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April 2, 2010 | It's more like beer than wine, so sake to me


I'M WAY too busy with my beer to pay attention to other breeds of booze. But recently it has been brought to my attention that, because of its similarities to beer, I oughta write something about sake.

If it hadn't been a pretty public-relations agent who advanced this dubious line of reasoning, it would've landed in my Deleted Items folder, because:

 
 

a) Sake is made with rice, which is fit for breakfast cereal and wedding parties but not beer; and

b) How can you take something seriously when you sip it out of Barbie's teacup?

Nonetheless, in the spirit of leaving no bottle unopened, I offer Six Reasons Why Sake Is Like Beer:

1. "Rice wine" is a slanderous misnomer.

Wine is made with decaying fruit. It's basically nature's way of disposing of the grapes not needed for Raisin Bran.

Sake is made with a grain, just like beer. Instead of barley, rice is used. It's boiled or steamed into a mash, like beer, and then treated with a mold called koji to spark the fermentation process.

Like beer-making, making sake is an incredibly ingenious process requiring painstaking craftsmanship and a high level of human intelligence - unlike wine, which can be made by monkeys.

2. There's bad sake and good sake.

Like beer, the bad ones come from factories where they add cheap adjunct ingredients; the good ones are made by small, regional brewers (jizake) with just four main ingredients: water, rice, yeast and that mold I can't pronounce.

Some sake makers add copious amounts of distilled alcohol during the final stage of fermentation; it's the equivalent of malt-liquor brewers who add corn syrup to boost alcohol.

3. There's a bunch of lingo you need to learn.

You'd be lost if you didn't know a double IPA from a double bock. The same goes with sake, which is made in different styles and varying grades. There are four main types:

 
 

•Daiginjo: the lightest and often most expensive; fruity and fragrant.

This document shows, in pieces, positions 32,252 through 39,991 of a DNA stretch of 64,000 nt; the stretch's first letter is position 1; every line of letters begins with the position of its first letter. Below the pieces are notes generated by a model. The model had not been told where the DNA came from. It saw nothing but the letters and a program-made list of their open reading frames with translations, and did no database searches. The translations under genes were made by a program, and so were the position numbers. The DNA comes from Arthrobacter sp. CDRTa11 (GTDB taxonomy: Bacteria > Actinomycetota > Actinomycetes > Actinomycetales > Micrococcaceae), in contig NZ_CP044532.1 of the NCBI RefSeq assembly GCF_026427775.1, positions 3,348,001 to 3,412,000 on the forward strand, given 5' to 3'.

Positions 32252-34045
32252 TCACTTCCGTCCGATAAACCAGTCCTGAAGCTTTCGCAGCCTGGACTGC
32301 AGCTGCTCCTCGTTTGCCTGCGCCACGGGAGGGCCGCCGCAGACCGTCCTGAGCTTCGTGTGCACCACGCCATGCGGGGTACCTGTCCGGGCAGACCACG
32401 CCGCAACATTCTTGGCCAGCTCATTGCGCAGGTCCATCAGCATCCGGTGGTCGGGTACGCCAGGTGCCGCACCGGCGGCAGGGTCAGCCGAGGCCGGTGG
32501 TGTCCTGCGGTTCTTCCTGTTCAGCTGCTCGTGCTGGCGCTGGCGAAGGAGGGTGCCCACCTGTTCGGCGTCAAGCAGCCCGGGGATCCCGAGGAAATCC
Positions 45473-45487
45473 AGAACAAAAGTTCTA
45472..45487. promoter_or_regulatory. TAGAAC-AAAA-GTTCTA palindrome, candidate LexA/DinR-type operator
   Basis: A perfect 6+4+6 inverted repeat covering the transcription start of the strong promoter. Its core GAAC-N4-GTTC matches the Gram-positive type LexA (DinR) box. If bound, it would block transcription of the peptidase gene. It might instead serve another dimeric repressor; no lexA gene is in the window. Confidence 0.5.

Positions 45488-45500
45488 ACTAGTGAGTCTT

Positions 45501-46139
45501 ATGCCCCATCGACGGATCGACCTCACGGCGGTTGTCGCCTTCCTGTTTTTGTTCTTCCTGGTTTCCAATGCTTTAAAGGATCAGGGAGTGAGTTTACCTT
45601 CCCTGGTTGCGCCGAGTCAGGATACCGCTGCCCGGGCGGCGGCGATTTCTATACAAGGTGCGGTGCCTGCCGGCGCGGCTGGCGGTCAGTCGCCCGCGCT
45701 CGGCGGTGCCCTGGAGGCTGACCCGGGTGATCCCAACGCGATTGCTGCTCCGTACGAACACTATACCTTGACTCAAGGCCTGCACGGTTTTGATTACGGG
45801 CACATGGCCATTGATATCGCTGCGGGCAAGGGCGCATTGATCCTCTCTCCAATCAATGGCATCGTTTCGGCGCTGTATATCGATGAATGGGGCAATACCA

•Ginjo: fruity, beefier and complex.

•Junmai: full-bodied; goes well with food.

•Honjozo: dry and fortified with a small amount of alcohol during fermentation.

4. The best domestic sake comes from the West Coast.

Actually, the only U.S. sake comes from the West. Just as in the early years of the G Joy Sakecraft-beer revolution, California and Oregon are leading the way with small sake production.

I'm particularly fond of the varieties made by Sake One, the only U.S.-owned sake maker, in Forest Grove, Ore. Its G Joy, served from distinctively heavy black bottles, is fruity (cantaloupe) with a bite of cinnamon. They also make an unfiltered Nigori style that is organic and as cloudy as witbier.

5. It's tasty either cold or at room temperature.

The brands they serve piping hot at your favorite sushi restaurant are often lower-quality varieties whose flavor (and alcohol) are enhanced when heated up.

But, just as the flavor of some beer styles improves with changes in temperature, some sake - especially Daiginjo - is best when served cold or even on ice.

Don't get too tied up on the temps, though. As with beer, drink it the way you enjoy it.

6. It's best when it's fresh.

Most bottles come with a Budweiser-like born-on date. Other than the specialty Koshu aged variety, sake is meant to be enjoyed within a year of bottling - not cellared like that stuff made by monkeys.

Addendum: Earlier, I foolishly disparaged rice as a grain for beer. I apologize and offer the delicious exception of Hitachino Nest Red Rice Ale, made with rice fermented like sake, then mixed with malt and further fermented. The result is as if Pilsner Urquell made a red ale flavored with strawberries.

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Want to explore the world of sake a bit more seriously?

Taste the sauce yourself at the 6th Annual Sake Fest on Wednesday, April 14, at the Loews Philadelphia Hotel (12th and Market streets, Center City). Dozens of varieties will be poured by experts. Tickets: $59.50 ($69.50 at the door). Info: www.sakefest.com.

 

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